WWI: Fifty two months, fifty two posts – 50 – Smile, Smile, Smile

Wilfred Owen is probably the best know of the WWI poets and his death, which occurred during the Allied attempt to retake the Sambre-Oise Canal just 8 days before the armistice was signed has come to symbolise the dreadful waste of war. Owen wrote the majority of his poems between August 1917 and September 1918. … Continue reading WWI: Fifty two months, fifty two posts – 50 – Smile, Smile, Smile

WWI: Fifty two months, fifty two posts – 41 – Christmas at the Front

I was going to write a post about each of the four Christmases during WWI. However I found that the Imperial War Museum had, unsurprisingly, got there before me, so I will instead direct you to their “Voices of the First World War: Christmas at the Front” which includes a podcast. I will also direct … Continue reading WWI: Fifty two months, fifty two posts – 41 – Christmas at the Front

WWI: Fifty two months, fifty two posts – 22 – Death of a Poet

On May 26, 1915, in a hospital in Boulogne-sur-Mer, France, Julian Grenfell, then a Captain in the Royal Dragoons, died of the wounds he received on 13 May as he stood talking with other officers during operations near Ypres at Hooge . A splinter of shell which had landed near them hit him in the … Continue reading WWI: Fifty two months, fifty two posts – 22 – Death of a Poet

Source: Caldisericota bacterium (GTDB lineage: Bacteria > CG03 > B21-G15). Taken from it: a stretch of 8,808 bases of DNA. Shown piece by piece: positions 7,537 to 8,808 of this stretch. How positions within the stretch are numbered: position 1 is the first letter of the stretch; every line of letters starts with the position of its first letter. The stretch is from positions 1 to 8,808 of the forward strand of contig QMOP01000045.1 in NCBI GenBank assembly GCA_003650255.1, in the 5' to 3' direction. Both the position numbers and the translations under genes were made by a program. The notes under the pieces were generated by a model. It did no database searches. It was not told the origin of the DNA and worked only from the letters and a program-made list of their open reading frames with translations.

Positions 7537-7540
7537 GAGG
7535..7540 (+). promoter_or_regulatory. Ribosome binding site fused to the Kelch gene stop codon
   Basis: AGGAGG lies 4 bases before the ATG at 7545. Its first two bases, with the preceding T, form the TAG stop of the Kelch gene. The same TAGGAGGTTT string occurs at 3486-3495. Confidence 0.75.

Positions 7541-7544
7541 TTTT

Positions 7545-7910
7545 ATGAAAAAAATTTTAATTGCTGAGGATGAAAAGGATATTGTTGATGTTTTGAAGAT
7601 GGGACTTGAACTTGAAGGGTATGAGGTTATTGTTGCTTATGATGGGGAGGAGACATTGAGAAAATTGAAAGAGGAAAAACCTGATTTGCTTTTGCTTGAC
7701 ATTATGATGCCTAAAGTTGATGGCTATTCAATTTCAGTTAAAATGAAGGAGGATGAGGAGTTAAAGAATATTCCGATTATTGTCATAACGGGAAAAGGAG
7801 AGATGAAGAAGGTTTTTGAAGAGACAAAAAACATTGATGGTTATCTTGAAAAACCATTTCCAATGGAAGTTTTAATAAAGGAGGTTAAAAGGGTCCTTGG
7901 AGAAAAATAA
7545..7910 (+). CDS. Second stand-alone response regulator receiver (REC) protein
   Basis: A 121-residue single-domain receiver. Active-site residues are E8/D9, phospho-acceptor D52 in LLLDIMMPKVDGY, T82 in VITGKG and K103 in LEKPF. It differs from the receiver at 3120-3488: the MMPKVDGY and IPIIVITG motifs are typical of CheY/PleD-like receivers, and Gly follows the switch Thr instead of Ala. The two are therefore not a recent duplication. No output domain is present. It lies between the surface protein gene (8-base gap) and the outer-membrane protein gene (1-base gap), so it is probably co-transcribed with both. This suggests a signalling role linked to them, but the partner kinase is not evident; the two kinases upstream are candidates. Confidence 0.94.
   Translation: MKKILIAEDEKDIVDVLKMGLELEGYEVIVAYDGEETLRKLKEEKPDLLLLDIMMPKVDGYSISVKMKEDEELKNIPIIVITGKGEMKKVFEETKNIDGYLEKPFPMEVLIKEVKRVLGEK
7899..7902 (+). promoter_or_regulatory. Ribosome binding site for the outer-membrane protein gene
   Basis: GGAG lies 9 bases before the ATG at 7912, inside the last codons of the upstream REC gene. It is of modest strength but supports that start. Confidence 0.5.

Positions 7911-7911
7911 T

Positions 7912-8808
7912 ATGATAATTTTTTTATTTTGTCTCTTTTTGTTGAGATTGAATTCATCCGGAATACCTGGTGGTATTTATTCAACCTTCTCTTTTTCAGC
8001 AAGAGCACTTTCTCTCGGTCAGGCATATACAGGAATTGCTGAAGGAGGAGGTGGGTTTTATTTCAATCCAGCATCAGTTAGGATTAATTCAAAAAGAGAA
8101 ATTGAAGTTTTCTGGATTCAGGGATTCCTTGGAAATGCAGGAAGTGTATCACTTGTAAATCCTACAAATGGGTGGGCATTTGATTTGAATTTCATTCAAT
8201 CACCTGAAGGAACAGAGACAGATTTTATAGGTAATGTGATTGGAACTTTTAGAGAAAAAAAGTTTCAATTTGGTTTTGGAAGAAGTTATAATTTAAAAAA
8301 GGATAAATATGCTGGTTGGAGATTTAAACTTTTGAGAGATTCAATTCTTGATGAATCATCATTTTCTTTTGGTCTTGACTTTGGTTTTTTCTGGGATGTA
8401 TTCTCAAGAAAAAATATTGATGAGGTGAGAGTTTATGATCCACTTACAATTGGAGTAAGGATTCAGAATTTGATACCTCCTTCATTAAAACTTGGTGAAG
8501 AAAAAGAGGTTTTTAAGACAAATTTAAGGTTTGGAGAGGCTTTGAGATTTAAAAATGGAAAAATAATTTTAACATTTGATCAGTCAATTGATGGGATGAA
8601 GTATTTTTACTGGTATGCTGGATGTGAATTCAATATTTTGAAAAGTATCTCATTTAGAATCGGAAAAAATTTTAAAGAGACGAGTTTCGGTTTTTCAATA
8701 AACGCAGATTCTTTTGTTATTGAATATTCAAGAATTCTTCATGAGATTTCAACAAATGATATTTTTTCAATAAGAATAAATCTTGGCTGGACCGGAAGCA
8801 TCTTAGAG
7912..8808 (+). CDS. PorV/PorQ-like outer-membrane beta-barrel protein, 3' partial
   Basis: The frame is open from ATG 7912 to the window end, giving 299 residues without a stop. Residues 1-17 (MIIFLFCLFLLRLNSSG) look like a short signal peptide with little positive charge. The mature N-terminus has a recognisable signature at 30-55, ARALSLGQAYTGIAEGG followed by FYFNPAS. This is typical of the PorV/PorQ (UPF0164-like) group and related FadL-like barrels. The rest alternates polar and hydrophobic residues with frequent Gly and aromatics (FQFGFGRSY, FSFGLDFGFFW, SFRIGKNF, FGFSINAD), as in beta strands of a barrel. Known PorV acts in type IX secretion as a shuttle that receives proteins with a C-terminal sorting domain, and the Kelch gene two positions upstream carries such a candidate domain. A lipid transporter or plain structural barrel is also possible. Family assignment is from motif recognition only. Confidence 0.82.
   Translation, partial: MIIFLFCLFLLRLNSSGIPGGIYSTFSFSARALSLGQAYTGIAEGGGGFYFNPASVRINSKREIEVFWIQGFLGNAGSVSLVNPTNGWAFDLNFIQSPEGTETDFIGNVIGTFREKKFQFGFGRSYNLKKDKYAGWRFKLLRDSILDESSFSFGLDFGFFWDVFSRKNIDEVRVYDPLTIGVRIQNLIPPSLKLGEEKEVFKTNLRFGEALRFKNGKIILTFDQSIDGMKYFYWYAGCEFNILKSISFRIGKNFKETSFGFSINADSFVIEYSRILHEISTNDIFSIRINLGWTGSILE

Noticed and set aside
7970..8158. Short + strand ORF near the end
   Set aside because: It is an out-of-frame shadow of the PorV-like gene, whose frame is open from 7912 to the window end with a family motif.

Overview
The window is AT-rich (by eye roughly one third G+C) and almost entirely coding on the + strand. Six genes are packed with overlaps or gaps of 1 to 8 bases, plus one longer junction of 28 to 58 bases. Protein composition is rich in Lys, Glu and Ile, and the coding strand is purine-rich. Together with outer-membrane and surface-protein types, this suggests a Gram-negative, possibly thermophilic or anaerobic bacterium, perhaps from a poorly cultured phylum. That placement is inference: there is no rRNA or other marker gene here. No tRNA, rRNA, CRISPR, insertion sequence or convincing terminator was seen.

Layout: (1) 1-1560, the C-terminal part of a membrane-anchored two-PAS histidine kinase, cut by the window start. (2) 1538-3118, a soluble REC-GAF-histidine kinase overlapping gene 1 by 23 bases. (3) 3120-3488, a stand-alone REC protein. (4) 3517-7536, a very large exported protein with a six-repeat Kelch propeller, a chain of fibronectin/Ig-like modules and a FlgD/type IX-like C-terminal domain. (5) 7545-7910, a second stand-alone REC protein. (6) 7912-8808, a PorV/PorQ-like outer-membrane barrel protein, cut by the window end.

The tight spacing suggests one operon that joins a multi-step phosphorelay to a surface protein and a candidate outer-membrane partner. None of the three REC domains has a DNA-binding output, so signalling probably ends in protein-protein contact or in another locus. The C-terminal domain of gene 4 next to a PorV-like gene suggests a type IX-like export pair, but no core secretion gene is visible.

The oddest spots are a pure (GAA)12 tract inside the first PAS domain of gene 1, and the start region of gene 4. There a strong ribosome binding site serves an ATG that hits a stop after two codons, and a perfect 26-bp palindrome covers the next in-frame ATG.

WWI: Fifty two months, fifty two posts – 9 – Gallipoli

I don’t think I can say anything about the anniversary of this disastrous campaign, which was masterminded by Winston Churchill, that hasn’t been said many times over in the past week, and far more eloquently than I could manage. That said, I simply can’t ignore the anniversary. So, as is often my want where emotional situations … Continue reading WWI: Fifty two months, fifty two posts – 9 – Gallipoli

WWI: Fifty two months, fifty two posts – 2 – Scars Upon My Heart

Women’s voices from WWI are often either overlooked or stereotyped – the ever cheerful VADs and Nurses at the front, the stoic, patriotic wives and mothers waiting patiently at home – or were dismissed at the time by those who fought as sentimental and lacking in understanding (Mr Sassoon, I’m looking at you here, with … Continue reading WWI: Fifty two months, fifty two posts – 2 – Scars Upon My Heart